Shell Abandons Plan for Drilling in Arctic Seas

Alex Levinson
Date: January 31, 2014
Harsh weather, equipment failures, human error and legal violations all characterized Shell’s 2012 drilling season.

Yesterday, the CEO of Shell Oil announced sharply lower earnings and canceled plans to try to drill in Arctic seas off the coast of Alaska.  While couched in terms of a temporary decision applying only to this summer’s drilling season, the actual press announcement by the company had the feel of a more dramatic change of course:

“The recent [federal appeals court] decision against the Department of the Interior raises substantial obstacles to Shell’s plans for drilling in offshore Alaska. As a result, Shell has decided to stop its exploration programme for Alaska in 2014. ‘This is a disappointing outcome, but the lack of a clear path forward means that I am not prepared to commit further resources for drilling in Alaska in 2014,’ van Beurden said. ‘We will look to relevant agencies and the Court to resolve their open legal issues as quickly as possible.’”

Pacific Environment was one of the first to start this fight, back in the mid-2000s, challenging oil and gas leases the Bush administration was selling to Shell and other oil companies. Our early concerns centered around the fears and concerns of Native Alaskan leaders how oil drilling might harm their traditions and food security.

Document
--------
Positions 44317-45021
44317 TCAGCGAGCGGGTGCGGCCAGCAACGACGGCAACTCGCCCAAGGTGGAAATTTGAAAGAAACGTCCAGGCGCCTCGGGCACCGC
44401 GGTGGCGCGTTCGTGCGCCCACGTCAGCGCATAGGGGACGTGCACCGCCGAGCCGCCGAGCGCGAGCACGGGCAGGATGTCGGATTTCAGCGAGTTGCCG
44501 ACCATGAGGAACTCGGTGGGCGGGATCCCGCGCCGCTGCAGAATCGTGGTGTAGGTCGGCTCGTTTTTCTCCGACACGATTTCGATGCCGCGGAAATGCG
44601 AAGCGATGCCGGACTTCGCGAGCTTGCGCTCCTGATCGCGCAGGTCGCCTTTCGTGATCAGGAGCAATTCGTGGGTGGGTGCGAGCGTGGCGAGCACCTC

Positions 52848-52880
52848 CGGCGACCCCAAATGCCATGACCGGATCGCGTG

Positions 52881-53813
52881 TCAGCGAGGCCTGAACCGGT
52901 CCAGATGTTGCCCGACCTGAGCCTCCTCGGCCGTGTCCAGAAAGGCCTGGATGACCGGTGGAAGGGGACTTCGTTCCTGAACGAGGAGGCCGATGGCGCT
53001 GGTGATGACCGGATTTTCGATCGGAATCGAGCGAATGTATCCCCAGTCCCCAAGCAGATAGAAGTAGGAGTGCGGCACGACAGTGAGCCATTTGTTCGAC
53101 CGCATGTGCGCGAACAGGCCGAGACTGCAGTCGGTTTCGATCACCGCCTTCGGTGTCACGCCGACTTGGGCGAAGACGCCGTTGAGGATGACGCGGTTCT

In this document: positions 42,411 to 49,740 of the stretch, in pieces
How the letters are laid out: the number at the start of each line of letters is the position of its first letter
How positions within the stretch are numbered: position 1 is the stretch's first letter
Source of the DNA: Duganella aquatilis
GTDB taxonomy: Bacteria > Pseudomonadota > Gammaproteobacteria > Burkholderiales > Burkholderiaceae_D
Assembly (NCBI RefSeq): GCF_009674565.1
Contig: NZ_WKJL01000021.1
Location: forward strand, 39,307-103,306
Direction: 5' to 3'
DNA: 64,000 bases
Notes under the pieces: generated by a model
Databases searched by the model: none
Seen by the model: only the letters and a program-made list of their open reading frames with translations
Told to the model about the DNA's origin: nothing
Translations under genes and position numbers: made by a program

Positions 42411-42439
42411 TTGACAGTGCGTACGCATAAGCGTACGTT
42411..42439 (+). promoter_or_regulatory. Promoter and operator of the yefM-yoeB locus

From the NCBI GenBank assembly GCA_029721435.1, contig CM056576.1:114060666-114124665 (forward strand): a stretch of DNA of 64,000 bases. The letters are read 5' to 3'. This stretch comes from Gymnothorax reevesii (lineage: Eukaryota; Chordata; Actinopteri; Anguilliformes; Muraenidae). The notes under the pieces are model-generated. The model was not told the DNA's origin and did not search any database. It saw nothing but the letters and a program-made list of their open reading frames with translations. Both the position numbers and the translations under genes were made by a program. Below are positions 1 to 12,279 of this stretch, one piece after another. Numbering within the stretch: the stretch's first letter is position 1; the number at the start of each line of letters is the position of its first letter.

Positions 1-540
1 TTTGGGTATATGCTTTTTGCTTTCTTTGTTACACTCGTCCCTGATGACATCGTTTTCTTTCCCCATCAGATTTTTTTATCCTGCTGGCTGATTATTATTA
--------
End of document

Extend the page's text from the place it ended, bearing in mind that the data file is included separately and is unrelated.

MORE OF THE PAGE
The fight has snowballed as major environmental allies have joined, pulling out the stops to alert U.S. citizens of what could be lost if oil companies try to use current technologies in extreme Arctic conditions. When BP was unable to cap the Deepwater Horizon spill disaster in Gulf Coast waters, it demonstrated the much graver risk of trying to cap a spill in frigid, dark Arctic waters.

A huge part of the victory has been strategic use of the courts, challenging a complicit government’s failure to hold Shell accountable for oil spill preparation in Arctic conditions and to honestly account for the true risk to the Arctic’s polar bears, whales, walruses, and other iconic wildlife. A special shout-out is warranted to Earthjustice, NRDC, and pro bono lawyers who led that part of the charge so winningly.

If this sounds like a valedictory, it is not quite.  The ground now turns to President Obama’s administration to back up the strong, welcome rhetoric about addressing climate change with meaningful action against opening up our Arctic to oil multinationals—and meaningful action against an “all of the above” energy policy. In a world of changing climate, we’ll need a “no-carbon energy policy,” and “all of the above” isn’t the path to get there.